In this first interaction, Twitter asked @TrustySupport to change the account to comply with their parody policy. "So, we read the policy carefully and to comply we removed all trademarked images as well as references to Twitter in the Bio, location, and web site, and ensured the Bio used the word parody."
From Twitter's point of view, the company was trying to work with @TrustySupport, coaching them into complying with policy without actually silencing the account, let alone altering the content of their tweets. Twitter told me that the company has no problem with being lampooned, they just don't want their users to be confused.
From @TrustySupport's perspective, the company was burning time and resources on dealing with a non-problem, even as Twitter failed to address death threats and other intense harassment. In the experience of the people behind @TrustySupport, harassers will often make "parody" accounts of ordinary individuals. When reported, Twitter "almost always replies saying the impersonation is not a violation because it's parody. This is what inspired our own parody. We wonder why harassers are being allowed to use parody as a cloak for abuse."
Sometime on Wednesday, @TrustySupport changed their display name to "Trusty Support." Their avatar was now a drawing of a dead bird, with question marks coming out of it. Their bio was clearly marked as parody.
Since their display name didn't say "Twitter," @TrustySupport figured that was fine. But for Twitter, the inclusion of the word "Support" looked like defiance. From the company's perspective, @TrustySupport wasn't complying with parody policy, even though Twitter had pushed them to do so. Twitter notified @TrustySupport of their suspension at 11:41 AM Pacific Time. By 2:05 PM, the account was unsuspended.
I pointed out to Twitter that @TrustySupport's display name is still "Trusty Support"—they haven't changed anything since their suspension. Did that mean that Wednesday's suspension was a mistake?
According to Twitter, it wasn't. It was an intentional decision, based on a number of criteria. But after some internal discussion, the company decided to reverse their stance. @TrustySupport is treading in a gray area, and Twitter has decided to let them be.
@TrustySupport is still indignant over the whole affair. The idea that Twitter would devote so much time to dealing with them, but not with genuine harassment, is, in their eyes, absurd.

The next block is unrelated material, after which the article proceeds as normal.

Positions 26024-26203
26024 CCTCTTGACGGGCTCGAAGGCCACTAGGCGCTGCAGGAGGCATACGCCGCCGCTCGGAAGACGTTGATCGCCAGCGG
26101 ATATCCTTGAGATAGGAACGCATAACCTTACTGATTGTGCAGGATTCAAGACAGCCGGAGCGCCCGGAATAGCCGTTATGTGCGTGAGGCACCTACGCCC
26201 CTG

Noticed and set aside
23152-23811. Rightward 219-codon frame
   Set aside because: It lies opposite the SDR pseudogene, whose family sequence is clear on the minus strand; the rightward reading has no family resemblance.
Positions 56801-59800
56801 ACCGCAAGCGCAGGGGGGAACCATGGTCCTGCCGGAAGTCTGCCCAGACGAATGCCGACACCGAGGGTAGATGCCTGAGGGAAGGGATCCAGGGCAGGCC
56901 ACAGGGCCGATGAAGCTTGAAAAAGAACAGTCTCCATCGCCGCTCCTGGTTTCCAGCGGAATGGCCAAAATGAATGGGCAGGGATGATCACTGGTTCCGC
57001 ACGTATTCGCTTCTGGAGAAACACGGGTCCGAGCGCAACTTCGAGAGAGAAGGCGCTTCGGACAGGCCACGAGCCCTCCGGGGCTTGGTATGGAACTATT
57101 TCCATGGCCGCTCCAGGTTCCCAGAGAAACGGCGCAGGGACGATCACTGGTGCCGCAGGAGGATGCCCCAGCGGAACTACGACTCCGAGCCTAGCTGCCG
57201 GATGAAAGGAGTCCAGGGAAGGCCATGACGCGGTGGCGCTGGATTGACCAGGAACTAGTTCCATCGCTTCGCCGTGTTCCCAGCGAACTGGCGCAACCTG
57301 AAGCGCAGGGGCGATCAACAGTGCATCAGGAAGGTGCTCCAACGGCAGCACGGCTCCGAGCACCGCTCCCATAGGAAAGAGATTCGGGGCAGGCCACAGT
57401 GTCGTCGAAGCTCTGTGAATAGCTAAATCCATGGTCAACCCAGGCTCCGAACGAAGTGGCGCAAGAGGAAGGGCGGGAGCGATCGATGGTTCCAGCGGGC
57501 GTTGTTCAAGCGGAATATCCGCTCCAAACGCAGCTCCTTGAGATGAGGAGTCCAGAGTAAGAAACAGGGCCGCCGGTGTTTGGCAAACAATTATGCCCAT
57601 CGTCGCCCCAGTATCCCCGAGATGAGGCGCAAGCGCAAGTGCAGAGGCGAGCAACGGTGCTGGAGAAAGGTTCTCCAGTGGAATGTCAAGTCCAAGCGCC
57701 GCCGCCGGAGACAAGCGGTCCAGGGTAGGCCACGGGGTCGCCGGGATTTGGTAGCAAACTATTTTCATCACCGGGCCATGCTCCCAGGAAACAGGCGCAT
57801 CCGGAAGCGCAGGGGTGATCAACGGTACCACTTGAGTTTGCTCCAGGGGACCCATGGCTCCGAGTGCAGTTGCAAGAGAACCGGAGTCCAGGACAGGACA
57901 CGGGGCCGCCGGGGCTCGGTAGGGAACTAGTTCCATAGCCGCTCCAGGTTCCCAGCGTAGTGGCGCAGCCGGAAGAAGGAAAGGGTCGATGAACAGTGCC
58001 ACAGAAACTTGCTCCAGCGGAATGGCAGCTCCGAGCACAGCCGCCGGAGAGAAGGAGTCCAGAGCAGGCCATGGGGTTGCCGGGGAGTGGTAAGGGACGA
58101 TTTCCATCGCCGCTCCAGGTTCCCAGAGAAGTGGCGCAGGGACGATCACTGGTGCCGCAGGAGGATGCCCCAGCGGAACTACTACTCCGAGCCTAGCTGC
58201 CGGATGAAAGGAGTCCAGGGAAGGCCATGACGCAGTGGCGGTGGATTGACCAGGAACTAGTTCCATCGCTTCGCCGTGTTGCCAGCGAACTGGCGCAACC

To be fair, none of this means that Twitter is spending more time and money policing trademark infringement than they are in dealing with harassment. Twitter's spotty record with harassment is just naturally going to draw more attention than a spotty record with corporate impersonations.
But that's no comfort to @TrustySupport, who pointed out to me multiple accounts that use Twitter trademarks, including @BadTwitAccounts, which appears to exist just "to direct others to harass."
Someone once told me this about abuse reporting systems in general: even if a platform makes the right call 99% of the time, a 1% failure rate still results in real human pain and suffering.
Who knows what Twitter's success or failure rate on harassment is like right now? It's possible that even with its current (terrible) reputation, they are, statistically, mostly doing right by their users. The problem is that even if Twitter is doing the right thing most of the time, there will be thousands of instances where they aren't.
What's poignant about the @TrustySupport story is that this little saga might be the most extensive dialogue that any of the people behind the account have had with Twitter thus far. When your abuse reports are constantly bounced back with canned explanations, the actual people handling your abuse reports begin to seem like distant, uncaring automatons that are rubber stamping all your pleas for help with DENIED, DENIED, DENIED.
The @TrustySupport suspension wasn't a thoughtless rubber stamp. But somehow that feels worse. Yes, there are real people who are actually thinking, feeling, and weighing their options behind the scenes at Twitter. It's just a pity that it took a trademark/impersonation dispute over a Twitter parody account to show it.